13

Hwang SWGressot LVRangel-Castilla LWhitehead WECurry DJBollo RJ: Outcomes of instrumented fusion in the pediatric cervical spine. J Neurosurg Spine 17:3974092012

14

Klimo P JrAstur NGabrick KWarner WC JrMuhlbauer MS: Occipitocervical fusion using a contoured rod and wire construct in children: a reappraisal of a vintage technique. J Neurosurg Pediatr 11:1601692013

15

Lee CWoodring JHGoldstein SJDaniel TLYoung ABTibbs PA: Evaluation of traumatic atlantooccipital dislocations. AJNR Am J Neuroradiol 8:19261987

16

Oppenlander MEClark JCSonntag VKTheodore N: Pediatric craniovertebral junction trauma. Adv Tech Stand Neurosurg 40:3333532014

17

Oppenlander MEKalyvas JSonntag VKTheodore N: Technical advances in pediatric craniovertebral junction surgery. Adv Tech Stand Neurosurg 40:2012132014

18

Pang DNemzek WRZovickian J: Atlanto-occipital dislocation—part 2: The clinical use of (occipital) condyle-C1 interval, comparison with other diagnostic methods, and the manifestation, management, and outcome of atlanto-occipital dislocation in children. Neurosurgery 61:99510152007

19

Pang DNemzek WRZovickian J: Atlanto-occipital dislocation: part 1—normal occipital condyle-C1 interval in 89 children. Neurosurgery 61:5145212007

20

Papadopoulos SMDickman CASonntag VKRekate HLSpetzler RF: Traumatic atlantooccipital dislocation with survival. Neurosurgery 28:5745791991

21

Parisini PDi Silvestre MGreggi TBianchi G: C1-C2 posterior fusion in growing patients: long-term follow-up. Spine (Phila Pa 1976) 28:5665722003

22

Patel JCTepas JJ IIIMollitt DLPieper P: Pediatric cervical spine injuries: defining the disease. J Pediatr Surg 36:3733762001

23

Powers BMiller MDKramer RSMartinez SGehweiler JA Jr: Traumatic anterior atlanto-occipital dislocation. Neurosurgery 4:12171979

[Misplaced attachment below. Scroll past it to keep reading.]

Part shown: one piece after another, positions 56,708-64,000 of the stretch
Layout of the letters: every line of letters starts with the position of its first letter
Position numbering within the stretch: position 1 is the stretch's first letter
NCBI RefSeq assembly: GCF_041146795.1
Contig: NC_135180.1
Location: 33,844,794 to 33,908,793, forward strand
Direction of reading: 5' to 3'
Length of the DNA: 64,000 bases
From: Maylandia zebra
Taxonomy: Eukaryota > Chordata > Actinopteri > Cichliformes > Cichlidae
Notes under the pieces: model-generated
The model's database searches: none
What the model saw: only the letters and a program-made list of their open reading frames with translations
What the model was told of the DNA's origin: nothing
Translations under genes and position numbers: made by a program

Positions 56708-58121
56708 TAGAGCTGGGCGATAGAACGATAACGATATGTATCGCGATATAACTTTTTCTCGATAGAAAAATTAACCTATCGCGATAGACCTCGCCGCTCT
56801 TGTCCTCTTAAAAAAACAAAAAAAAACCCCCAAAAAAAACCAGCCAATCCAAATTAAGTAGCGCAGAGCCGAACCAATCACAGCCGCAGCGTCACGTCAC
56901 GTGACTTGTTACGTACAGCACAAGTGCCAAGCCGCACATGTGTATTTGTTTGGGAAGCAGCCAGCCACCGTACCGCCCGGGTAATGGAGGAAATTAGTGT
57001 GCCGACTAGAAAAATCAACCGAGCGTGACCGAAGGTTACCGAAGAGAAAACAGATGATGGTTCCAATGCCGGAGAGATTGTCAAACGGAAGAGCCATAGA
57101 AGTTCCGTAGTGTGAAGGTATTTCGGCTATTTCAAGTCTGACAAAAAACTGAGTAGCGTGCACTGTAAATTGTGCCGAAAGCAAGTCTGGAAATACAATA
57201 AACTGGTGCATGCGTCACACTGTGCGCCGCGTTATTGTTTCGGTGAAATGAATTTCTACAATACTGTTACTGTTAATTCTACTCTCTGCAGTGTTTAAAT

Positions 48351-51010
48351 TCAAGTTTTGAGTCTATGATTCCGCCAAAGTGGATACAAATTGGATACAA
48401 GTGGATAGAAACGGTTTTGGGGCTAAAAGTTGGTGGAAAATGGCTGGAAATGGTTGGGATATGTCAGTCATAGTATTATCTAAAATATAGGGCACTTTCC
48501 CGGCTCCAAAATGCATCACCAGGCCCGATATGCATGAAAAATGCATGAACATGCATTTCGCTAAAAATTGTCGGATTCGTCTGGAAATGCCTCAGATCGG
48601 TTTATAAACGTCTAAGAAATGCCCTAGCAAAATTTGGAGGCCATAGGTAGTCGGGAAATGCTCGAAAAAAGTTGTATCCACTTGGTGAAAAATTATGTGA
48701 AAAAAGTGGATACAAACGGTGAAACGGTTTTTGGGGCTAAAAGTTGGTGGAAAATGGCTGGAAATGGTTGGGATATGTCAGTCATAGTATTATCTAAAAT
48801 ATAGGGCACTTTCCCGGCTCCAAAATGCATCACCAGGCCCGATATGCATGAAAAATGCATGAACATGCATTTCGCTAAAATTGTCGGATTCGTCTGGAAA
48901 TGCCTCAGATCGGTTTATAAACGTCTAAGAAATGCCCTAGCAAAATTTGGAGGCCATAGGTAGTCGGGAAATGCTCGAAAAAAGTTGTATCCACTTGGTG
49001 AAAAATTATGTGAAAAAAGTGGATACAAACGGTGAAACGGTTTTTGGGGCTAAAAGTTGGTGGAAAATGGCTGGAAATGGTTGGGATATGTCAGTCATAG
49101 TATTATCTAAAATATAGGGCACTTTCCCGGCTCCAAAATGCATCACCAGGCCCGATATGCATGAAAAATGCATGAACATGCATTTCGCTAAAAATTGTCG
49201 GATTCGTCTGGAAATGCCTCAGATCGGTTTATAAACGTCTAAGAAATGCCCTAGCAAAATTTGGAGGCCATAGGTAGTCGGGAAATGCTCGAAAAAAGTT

24

Rekate HLTheodore NSonntag VKDickman CA: Pediatric spine and spinal cord trauma. State of the art for the third millennium. Childs Nerv Syst 15:7437501999

25

Schultz KD JrPetronio JHaid RWRodts GEErwood SCAlexander J: Pediatric occipitocervical arthrodesis. A review of current options and early evaluation of rigid internal fixation techniques. Pediatr Neurosurg 33:1691812000

26

Smorgick YFischgrund JS: Occipitocervical injuries. Semin Spine Surg 25:14222013

27

Sun PPPoffenbarger GJDurham SZimmerman RA: Spectrum of occipitoatlantoaxial injury in young children. J Neurosurg 93:1 Suppl28392000

28

Theodore NAarabi BDhall SSGelb DEHurlbert RJRozzelle CJ: The diagnosis and management of traumatic atlanto-occipital dislocation injuries. Neurosurgery 72:Suppl 21141262013

29

Wackenheim A: Roentgen Diagnosis of the Craniovertebral Region New YorkSpringer Verlag1974

30

Walters BCHadley MNHurlbert RJAarabi BDhall SSGelb DE: Guidelines for the management of acute cervical spine and spinal cord injuries: 2013 update. Neurosurgery 60:Suppl 182912013

31

Wholey MHBruwer AJBaker HL Jr: The lateral roentgenogram of the neck; with comments on the atlanto-odontoid-basion relationship. Radiology 71:3503561958

32

Yerramneni VKChandra PSKale SSLythalling RKMahapatra AK: A 6-year experience of 100 cases of pediatric bony craniovertebral junction abnormalities: treatment and outcomes. Pediatr Neurosurg 47:45502011